Lastly, the Fed may choose to bide its time, carefully choosing words rather than concrete action. US leading indicators are on the rise and recent commodity price rises are likely to increase inflation down the line. If no action if forthcoming, I would expect a significant sell-off, and that sell-off would likely reverse US indices and junk bonds back  beneath their breakouts, making for bearish fakeouts.

Of the three scenarios, I rate the last (no action) as the slimmest likelihood. The Fed’s last two communications have been more heavily-hinted towards action. Plus I view things a little unorthodox: I expect the secular/solar projections to come good – I expect market participants, economists and central banks to unwittingly fulfill them (in this instance that rising sunspots make humans more speculative and pro-risk – QE is both).

There is room in equities sentiment for a push higher, and to reach Demark’s 1478 level on the Sp500. We are also in a bullish window heading into this weekend’s new moon, with negligible current geomagnetism.

I believe probability is on my side, and so am going to retain all my pro-risk positions into the FOMC (subject to OECD leading indicators not having deteriorated significantly – due noon UK time). This is the bears’ last stand. Not the bulls. A retreat in stocks and commodities would put us back into the  trading range. Whereas, a jump today in equities and precious metals and junk bonds would seal the breakouts and put pro-risk into clear air.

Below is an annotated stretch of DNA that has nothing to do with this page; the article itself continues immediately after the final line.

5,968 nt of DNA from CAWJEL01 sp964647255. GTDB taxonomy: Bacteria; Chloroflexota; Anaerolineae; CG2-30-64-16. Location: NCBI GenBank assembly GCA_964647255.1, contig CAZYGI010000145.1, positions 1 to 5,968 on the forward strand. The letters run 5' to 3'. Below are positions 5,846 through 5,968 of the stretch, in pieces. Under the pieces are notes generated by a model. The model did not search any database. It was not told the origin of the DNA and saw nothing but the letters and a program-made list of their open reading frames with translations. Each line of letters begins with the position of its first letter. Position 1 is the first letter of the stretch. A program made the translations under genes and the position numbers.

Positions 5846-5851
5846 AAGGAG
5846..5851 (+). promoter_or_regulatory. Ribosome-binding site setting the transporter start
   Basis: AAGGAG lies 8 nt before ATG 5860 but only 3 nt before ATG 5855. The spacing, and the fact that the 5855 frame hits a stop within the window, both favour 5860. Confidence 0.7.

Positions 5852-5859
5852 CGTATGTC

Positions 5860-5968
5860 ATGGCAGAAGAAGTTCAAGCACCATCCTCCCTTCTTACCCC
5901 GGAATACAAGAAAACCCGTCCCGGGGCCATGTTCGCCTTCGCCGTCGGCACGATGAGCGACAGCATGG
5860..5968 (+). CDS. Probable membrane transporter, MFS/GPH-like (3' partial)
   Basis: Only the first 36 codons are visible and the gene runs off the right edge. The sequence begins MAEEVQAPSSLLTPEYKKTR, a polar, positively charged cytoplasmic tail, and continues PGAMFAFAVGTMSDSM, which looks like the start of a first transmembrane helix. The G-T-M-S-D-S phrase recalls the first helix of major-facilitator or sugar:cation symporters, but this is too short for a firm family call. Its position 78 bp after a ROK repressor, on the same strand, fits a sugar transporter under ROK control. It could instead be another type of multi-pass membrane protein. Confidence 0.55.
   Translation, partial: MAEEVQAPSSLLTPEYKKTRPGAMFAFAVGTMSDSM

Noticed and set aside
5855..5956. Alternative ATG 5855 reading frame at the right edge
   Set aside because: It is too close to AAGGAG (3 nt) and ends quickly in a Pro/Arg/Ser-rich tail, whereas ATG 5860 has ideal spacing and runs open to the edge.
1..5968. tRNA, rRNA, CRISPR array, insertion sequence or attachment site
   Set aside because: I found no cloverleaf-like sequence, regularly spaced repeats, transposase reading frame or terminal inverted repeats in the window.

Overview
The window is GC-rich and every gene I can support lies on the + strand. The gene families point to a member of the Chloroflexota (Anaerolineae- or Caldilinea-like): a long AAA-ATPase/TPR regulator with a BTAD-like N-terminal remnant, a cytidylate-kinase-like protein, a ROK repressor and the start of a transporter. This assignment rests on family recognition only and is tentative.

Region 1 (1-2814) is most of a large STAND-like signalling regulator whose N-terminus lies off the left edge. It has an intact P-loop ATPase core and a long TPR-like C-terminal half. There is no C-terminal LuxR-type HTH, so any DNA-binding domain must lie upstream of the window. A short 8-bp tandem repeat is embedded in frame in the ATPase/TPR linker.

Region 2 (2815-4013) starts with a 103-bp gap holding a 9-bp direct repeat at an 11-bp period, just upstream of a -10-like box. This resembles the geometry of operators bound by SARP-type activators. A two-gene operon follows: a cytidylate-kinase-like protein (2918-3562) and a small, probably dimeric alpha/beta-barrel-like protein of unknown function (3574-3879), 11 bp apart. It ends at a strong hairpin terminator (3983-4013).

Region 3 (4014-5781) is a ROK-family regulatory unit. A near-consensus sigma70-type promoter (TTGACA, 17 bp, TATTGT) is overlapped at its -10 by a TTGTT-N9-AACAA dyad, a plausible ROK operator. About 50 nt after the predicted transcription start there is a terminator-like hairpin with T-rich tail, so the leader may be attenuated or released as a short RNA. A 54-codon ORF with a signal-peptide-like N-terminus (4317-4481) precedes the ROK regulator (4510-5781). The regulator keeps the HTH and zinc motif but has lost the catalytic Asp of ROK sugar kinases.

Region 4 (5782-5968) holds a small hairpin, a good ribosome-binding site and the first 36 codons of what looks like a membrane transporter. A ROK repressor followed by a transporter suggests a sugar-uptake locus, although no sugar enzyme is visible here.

7 thoughts on “Technicals Into The FOMC

  1. Here are the OECD LIs:

    Click to access CLI_EN_Sep12.pdf

    The composite picture is one of weak growth, with mixed fortunes at the individual country level. As some show growth and some retraction, and some are turning up whilst others turn down, it’s not the decisive help it might have been. The global picture is weak, for sure, and if OECD are correct, then we’re not going to see a broad global pick-up in the near future. That would suggest that pro-risk may pullback soon, pending improvement. But it also suggests that central banks will keep the easing and stimulating bias, which can of course rally the markets.

  2. What are your thoughts John post FOMC decision? Do you see Gold and Silver continuing to rally in the near term? Thanks

    1. I will just watch for rest of today’s session and most of tomorrow to let the markets digest the news. Patience is always required following such announcements. Medium term it’s great news for my projections and the long case for PMs, but PMs are already into overbullish and overbought territory. If I could hazard a guess, it would be that they rise in reaction to the news, get more extreme overbought and overbullish, and then take a consolidation period with the news out of the way.

  3. News from ECRI – they still maintain the US is in a recession.

    See interview here:
    and more written detail here on their website:

    Seems they believe the GDP figs so far this year will be revised downwards. Clearly they need two revised down into the negative to be right.

    They draw comparison with mid 2008 stating that later with hindsight we found that the US was in recession since the end of 2007. OK, but look at their own WLI in 2008 and compare it to now:

    The WLI trend in 2012 has been upwards and now into the positive, the WLI trend in 2008 was downwards and deeper into the negative. They state today that their WLI does not show recovery. Bizarre. Ah well, we shall see with time, starting with their updated WLI data tomorrow.